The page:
Paulus Hook Park
Paulus Hook is a community on the Hudson River waterfront in Jersey City. It is located one mile across the river from Manhattan. The name Hook comes from the Dutch word “hoeck” which translates into “point of land.” This “point of land” has been described as an elevated area, the location of which is today bounded by Montgomery, Hudson, Dudley and Van Vorst Streets. The neighborhood’s main street is the north- and south-running Washington Street. The waterfront of Paulus Hook is along the basin of the Morris Canal in a park with a segment of Liberty State Park.
Morris Canal Park
This park offers a beautiful view of the NY Skyline, it’s s nice walk up and around the peninsula and also pet friendly.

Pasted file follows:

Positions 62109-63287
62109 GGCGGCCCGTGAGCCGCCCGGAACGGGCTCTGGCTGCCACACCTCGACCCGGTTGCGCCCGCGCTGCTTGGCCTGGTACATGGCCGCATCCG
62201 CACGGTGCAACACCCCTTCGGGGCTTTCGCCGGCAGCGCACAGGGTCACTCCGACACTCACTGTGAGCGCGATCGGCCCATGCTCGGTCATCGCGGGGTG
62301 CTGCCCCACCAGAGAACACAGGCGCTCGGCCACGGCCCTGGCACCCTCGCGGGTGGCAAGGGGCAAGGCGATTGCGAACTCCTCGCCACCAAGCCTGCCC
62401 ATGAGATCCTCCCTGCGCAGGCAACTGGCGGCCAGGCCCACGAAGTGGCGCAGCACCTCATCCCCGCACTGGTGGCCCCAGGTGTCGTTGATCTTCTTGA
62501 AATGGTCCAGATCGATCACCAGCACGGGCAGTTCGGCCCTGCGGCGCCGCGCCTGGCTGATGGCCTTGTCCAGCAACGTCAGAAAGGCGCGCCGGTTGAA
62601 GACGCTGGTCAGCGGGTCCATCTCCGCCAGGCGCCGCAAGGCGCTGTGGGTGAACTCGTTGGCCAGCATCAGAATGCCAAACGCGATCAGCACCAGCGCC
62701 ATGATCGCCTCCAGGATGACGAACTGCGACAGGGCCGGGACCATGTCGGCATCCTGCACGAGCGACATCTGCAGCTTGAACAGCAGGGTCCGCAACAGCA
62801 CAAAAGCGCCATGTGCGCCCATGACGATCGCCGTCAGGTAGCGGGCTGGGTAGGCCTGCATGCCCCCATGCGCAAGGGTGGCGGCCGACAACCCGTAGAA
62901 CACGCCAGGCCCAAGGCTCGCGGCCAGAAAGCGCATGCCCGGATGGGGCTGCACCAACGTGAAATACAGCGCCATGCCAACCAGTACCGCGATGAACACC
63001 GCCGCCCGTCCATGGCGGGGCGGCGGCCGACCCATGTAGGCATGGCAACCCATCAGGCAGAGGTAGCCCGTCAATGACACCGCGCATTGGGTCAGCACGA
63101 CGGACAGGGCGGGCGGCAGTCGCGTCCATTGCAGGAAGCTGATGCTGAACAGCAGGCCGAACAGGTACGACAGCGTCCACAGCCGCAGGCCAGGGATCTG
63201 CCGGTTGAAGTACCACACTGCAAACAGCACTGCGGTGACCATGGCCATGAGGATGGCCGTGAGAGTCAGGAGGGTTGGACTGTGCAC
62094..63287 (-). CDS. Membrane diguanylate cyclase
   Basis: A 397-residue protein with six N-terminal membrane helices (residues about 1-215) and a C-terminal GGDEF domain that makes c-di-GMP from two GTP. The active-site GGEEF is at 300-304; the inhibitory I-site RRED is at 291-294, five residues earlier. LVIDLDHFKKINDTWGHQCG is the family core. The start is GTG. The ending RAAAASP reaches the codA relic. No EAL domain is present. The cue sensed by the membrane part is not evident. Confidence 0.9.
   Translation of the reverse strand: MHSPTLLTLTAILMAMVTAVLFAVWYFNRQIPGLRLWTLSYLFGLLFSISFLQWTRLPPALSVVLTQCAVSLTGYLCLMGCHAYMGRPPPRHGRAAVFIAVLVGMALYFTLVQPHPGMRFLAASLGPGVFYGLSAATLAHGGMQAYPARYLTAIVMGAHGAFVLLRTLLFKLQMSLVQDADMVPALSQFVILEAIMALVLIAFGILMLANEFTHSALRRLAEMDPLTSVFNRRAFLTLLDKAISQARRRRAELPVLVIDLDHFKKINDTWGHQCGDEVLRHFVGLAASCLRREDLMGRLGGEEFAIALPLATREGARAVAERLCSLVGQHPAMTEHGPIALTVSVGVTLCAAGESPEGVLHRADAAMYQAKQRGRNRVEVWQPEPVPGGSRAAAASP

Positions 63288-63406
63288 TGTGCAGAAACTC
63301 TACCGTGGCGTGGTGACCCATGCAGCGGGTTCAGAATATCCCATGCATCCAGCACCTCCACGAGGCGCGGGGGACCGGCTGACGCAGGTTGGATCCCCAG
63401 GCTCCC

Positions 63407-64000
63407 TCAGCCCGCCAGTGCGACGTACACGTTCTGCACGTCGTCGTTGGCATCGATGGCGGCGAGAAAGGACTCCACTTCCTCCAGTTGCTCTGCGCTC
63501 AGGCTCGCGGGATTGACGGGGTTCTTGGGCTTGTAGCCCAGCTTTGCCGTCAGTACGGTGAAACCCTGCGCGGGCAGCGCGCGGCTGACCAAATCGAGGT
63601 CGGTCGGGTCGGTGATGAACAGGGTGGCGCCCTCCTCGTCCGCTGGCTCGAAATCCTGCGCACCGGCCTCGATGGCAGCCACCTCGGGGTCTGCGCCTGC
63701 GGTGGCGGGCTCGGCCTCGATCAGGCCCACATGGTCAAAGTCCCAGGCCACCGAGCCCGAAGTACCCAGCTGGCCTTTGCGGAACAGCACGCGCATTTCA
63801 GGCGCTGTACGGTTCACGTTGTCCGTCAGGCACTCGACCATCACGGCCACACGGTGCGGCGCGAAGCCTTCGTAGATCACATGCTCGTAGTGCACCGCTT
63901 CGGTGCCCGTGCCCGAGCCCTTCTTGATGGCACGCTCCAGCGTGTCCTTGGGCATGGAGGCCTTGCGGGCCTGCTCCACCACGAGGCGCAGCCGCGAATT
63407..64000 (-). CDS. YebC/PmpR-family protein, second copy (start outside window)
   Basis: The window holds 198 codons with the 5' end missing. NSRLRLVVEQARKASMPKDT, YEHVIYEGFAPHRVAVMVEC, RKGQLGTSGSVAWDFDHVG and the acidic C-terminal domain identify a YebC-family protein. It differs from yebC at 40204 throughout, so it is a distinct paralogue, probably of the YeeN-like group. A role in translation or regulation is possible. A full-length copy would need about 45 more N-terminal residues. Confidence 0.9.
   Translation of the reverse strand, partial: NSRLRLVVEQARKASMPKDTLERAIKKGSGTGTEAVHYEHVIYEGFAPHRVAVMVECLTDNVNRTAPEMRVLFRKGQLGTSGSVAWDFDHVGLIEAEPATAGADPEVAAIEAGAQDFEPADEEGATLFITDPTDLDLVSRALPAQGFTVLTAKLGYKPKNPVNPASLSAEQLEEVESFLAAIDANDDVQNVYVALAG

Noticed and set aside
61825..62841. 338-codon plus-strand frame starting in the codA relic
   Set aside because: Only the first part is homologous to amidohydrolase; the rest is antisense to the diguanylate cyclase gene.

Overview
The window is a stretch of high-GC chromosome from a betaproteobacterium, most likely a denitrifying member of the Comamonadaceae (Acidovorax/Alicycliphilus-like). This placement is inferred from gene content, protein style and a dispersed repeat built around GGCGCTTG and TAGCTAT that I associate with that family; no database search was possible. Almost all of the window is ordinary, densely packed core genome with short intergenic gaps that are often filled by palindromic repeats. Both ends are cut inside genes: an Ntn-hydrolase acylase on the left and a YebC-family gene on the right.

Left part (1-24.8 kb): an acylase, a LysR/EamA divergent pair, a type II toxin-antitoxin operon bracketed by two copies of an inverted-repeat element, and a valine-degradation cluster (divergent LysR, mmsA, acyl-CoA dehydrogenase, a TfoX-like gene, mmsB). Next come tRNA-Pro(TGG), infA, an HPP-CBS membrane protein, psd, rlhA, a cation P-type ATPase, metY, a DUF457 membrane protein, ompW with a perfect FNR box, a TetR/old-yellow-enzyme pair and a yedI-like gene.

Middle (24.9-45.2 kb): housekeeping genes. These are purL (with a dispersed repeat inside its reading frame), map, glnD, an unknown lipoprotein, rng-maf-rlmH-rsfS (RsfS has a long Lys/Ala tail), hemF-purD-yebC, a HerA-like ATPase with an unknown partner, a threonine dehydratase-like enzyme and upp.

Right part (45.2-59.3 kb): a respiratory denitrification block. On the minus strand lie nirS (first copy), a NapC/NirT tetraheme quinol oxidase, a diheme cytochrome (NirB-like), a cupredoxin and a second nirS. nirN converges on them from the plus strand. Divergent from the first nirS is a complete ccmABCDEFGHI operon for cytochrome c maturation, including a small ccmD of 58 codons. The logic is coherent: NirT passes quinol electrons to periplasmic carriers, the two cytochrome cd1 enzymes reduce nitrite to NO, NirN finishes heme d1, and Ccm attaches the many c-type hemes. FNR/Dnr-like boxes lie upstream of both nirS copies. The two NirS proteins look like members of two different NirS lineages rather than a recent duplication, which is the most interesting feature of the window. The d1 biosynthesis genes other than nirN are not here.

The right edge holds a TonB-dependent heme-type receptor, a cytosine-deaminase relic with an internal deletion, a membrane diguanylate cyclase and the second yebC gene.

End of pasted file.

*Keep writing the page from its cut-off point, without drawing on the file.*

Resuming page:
Dr. Leonard J. Gordon Park
The Dr. Leonard J. Gordon Park at Jersey City Heights is best known for the sculptures of Buffalo and Bears that are seen when passing on Kennedy Boulevard. Situated on nearly six acres of hilly terrain on the western slope of the Palisades between Kennedy Boulevard and Liberty Avenue in the Jersey City Heights, Leonard J. Gordon Park is nearly six acres.
The larger-than-life stone statues of the buffalo and bear were the work of sculptor Solon Hannibal Borglum (1868-1922). An iron fence that is anchored in concrete piers surrounds the urban park. In the center is a circular gazebo. On November 9, 1930, the Hudson City Soldiers and Sailors Welfare League, Inc. placed a World War I memorial statue Dough Boy in the park. There is also an American eagle atop a granite shaft that was placed there by the Raymond Sipnick Post of the Jewish War Veterans.